|Publication number||US6321649 B1|
|Application number||US 09/439,229|
|Publication date||Nov 27, 2001|
|Filing date||Nov 12, 1999|
|Priority date||Nov 12, 1999|
|Publication number||09439229, 439229, US 6321649 B1, US 6321649B1, US-B1-6321649, US6321649 B1, US6321649B1|
|Inventors||William L. Vangen, John Byrne|
|Original Assignee||Rimage Corporation|
|Export Citation||BiBTeX, EndNote, RefMan|
|Patent Citations (5), Referenced by (39), Classifications (12), Legal Events (6)|
|External Links: USPTO, USPTO Assignment, Espacenet|
I. Field of the Invention
The present invention relates generally to a compact disc handler, and more particulaautomatically transferring a blank compact disc from a supply hopper into a label printer and thereafter transferring the labeled compact disc to an output hopper.
II. Discussion of the Prior Art
Compact discs are frequently used to record high quality audio and video information. Such discs are also used to record information, including computer software and data of various types. The discs are characterized by a construction which is formed of a plurality of layers, including a reflective inner layer and a protective top layer upon which characters and graphics can be printed using an appropriate printing mechanism. Such discs are commonly referred to as CD's or DVD's.
There currently exists a number of devices for labeling compact discs and for recording information on them. Typically, such equipment is very expensive, consumes much space and is designed for mass production of compact discs. Factories incorporating such equipment generally have separate work stations and utilize a variety of methods for loading and unloading the discs with respect to the individual work stations and for transferring the discs from work station to work station.
As is further pointed out in a U.S. Pat. No. 5,946,216 to Hollerich, the prior art apparatus for picking and placing compact discs have serious drawbacks. While the mechanism described in the Hollerich '216 patent constitutes an improvement over the then prior art, the present invention constitutes yet a further improvement in disc handling equipment that obviates a need for translating the input hopper and output hopper relative to a path of linear vertical travel of a picker arm. This typically required separate motors for the elevator mechanism and for the input and output hopper translating mechanism. The present invention does away with the need for multiple motors and, accordingly, results in a significantly lower priced CD publishing/labeling machine.
In accordance with the present invention, there is provided a compact disc handler for use in compact disc publishing systems where the handler comprises a base member that is adapted to rest on a horizontal surface. A tower is affixed to the base and projects vertically therefrom. Journaled for rotation about a vertical axis within the tower is a helically threaded lead screw having a traveling nut disposed thereon and which is adapted to move in a vertical direction determined by the direction in which the lead screw is driven. Affixed to the traveling nut and extending laterally therefrom is a compact disc picker arm, including solenoid-operated disc grasping fingers that cooperate with the central aperture in CDS and which are movable between a first gripping position and a second non-gripping position. Further in accordance with the invention, means are disposed within the tower for allowing rotation of the picker arm with the lead screw only when the traveling nut reaches a predetermined vertical elevation on the lead screw.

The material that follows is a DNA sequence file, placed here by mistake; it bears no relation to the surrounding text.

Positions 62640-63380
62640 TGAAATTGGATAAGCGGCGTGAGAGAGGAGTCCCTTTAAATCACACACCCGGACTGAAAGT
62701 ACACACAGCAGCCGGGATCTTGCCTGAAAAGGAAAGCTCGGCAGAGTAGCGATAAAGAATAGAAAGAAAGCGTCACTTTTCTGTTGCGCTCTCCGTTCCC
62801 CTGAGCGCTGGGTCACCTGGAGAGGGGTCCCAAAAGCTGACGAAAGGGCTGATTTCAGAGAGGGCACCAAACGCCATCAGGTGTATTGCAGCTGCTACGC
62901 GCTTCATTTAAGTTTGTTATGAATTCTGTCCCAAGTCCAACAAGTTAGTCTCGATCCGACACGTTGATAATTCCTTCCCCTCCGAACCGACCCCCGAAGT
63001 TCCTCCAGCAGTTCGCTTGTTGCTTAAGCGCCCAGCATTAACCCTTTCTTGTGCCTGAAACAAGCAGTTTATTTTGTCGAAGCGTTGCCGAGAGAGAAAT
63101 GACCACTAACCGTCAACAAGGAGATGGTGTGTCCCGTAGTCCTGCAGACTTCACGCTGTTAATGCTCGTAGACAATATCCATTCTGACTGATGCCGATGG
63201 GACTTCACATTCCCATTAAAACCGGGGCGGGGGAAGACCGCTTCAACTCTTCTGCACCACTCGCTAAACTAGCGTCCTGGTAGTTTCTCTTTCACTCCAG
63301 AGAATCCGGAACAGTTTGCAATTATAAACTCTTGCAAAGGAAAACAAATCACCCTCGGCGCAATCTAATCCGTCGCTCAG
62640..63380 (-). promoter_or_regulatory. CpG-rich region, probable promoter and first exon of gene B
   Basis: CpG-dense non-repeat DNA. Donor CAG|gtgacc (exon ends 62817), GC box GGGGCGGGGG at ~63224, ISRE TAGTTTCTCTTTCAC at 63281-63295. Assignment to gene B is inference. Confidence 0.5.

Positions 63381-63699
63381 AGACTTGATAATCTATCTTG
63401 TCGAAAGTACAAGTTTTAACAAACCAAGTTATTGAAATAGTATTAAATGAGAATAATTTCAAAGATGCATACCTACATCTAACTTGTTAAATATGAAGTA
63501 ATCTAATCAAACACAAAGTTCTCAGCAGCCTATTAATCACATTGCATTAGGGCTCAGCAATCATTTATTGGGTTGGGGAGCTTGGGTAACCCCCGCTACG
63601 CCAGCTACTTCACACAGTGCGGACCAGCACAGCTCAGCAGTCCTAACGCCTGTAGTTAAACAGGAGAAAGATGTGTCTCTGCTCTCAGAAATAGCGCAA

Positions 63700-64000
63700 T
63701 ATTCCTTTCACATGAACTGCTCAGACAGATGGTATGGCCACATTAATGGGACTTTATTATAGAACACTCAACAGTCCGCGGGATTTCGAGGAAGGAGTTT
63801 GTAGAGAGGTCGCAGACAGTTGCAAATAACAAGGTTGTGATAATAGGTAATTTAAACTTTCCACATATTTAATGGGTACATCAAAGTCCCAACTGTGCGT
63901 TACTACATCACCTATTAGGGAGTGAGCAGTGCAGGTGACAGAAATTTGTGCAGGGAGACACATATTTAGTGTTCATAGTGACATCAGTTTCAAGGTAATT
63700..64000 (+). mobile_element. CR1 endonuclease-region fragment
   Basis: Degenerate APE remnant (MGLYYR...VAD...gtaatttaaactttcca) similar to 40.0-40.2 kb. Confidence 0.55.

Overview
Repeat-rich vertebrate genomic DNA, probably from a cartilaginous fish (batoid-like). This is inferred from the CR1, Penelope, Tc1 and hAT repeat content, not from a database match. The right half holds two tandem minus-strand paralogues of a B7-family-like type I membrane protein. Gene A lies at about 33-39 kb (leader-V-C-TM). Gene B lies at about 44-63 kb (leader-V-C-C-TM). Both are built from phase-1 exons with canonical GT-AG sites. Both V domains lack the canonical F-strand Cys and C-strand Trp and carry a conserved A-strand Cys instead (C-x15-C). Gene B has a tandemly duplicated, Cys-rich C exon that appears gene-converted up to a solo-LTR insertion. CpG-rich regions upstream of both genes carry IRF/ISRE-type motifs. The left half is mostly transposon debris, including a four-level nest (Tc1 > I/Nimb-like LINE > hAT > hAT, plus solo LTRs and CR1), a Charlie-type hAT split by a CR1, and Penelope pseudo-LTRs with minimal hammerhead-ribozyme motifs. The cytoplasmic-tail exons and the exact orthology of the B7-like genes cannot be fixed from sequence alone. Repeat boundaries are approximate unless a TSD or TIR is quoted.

Because of the ability of the picker arm to not only move up and down vertically but also to rotate when at a certain level of elevation, the input and output hoppers can be stationary and are located beneath the path of rotation of the gripping fingers on the picker arm.
The lead screw is adapted to be driven by a stepper motor that is controlled by a microprocessor-based controller. As such, the position of the picker arm along the lead screw relative to a predetermined home position is known at all times. Thus, the compact disc handler of the present invention is capable of first selecting a blank CD from an input hopper, elevating it to a location above the slide drawer of a label printer, releasing the blank into the slide drawer when extended, again picking the labeled CD from the extended slide drawer upon completion of the labeling operation and transferring the labeled CD into a stationary output hopper by rotating the picker arm carrying the disc through a predetermined angle.
The foregoing features, objects and advantages of the invention will become apparent to those skilled in the art from the following detailed description of a preferred embodiment, especially when considered in conjunction with the accompanying drawings in which like numerals in the several views refer to corresponding parts.
FIG. 1 a perspective view of a CD label printing machine incorporating the present invention; and
FIG. 2 partial perspective view of the elevator mechanism employed in the machine of FIG. 1.
Applicant notes that the detailed description describes FIGS. 1 and 2. As such, reference to FIGS. 3 and 4 have been removed from the description of the drawings.